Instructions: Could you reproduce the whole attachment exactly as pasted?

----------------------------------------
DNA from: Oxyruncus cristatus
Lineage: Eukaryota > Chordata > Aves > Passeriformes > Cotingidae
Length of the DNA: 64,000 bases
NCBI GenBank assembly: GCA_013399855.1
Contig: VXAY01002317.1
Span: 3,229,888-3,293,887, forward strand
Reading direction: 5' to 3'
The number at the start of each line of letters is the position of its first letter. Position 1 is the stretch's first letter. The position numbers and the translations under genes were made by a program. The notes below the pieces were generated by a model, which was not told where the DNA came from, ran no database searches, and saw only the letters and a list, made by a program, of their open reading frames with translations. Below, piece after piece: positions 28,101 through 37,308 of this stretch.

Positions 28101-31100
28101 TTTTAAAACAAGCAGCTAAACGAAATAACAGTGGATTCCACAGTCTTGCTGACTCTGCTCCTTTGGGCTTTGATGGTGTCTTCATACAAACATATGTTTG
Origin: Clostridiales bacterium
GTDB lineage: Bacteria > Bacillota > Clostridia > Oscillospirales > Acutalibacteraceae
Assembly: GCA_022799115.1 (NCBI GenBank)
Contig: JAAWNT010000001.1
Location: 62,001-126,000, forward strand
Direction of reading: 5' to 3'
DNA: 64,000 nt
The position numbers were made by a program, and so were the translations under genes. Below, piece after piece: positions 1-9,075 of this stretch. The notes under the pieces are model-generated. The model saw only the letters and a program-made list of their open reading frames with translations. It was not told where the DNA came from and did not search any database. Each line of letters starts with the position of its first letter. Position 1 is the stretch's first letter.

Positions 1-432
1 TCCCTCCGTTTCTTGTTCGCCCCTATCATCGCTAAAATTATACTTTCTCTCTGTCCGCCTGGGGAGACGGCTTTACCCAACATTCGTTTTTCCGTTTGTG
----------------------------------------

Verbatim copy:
DNA from: Oxyruncus cristatus
Lineage: Eukaryota > Chordata > Aves > Passeriformes > Cotingidae
Length of the DNA: 64,000 bases
NCBI GenBank assembly: GCA_013399855.1
Contig: VXAY01002317.1
Span: 3,229,888-3,293,887, forward strand
Reading direction: 5' to 3'
The number at the start of each line of letters is the position of its first letter. Position 1 is the stretch's first letter. The position numbers and the translations under genes were made by a program. The notes below the pieces were generated by a model, which was not told where the DNA came from, ran no database searches, and saw only the letters and a list, made by a program, of their open reading frames with translations. Below, piece after piece: positions 28,101 through 37,308 of this stretch.

Positions 28101-31100
28101 TTTTAAAACAAGCAGCTAAACGAAATAACAGTGGATTCCACAGTCTTGCTGACTCTGCTCCTTTGGGCTTTGATGGTGTCTTCATACAAACATATGTTTG
Origin: Clostridiales bacterium
GTDB lineage: Bacteria > Bacillota > Clostridia > Oscillospirales > Acutalibacteraceae
Assembly: GCA_022799115.1 (NCBI GenBank)
Contig: JAAWNT010000001.1
Location: 62,001-126,000, forward strand
Direction of reading: 5' to 3'
DNA: 64,000 nt
The position numbers were made by a program, and so were the translations under genes. Below, piece after piece: positions 1-9,075 of this stretch. The notes under the pieces are model-generated. The model saw only the letters and a program-made list of their open reading frames with translations. It was not told where the DNA came from and did not search any database. Each line of letters starts with the position of its first letter. Position 1 is the stretch's first letter.

Positions 1-432
1 TCCCTCCGTTTCTTGTTCGCCCCTATCATCGCTAAAATTATACTTTCTCTCTGTCCGCCTGGGGAGACGGCTTTACCCAACATTCGTTTTTCCGTTTGTG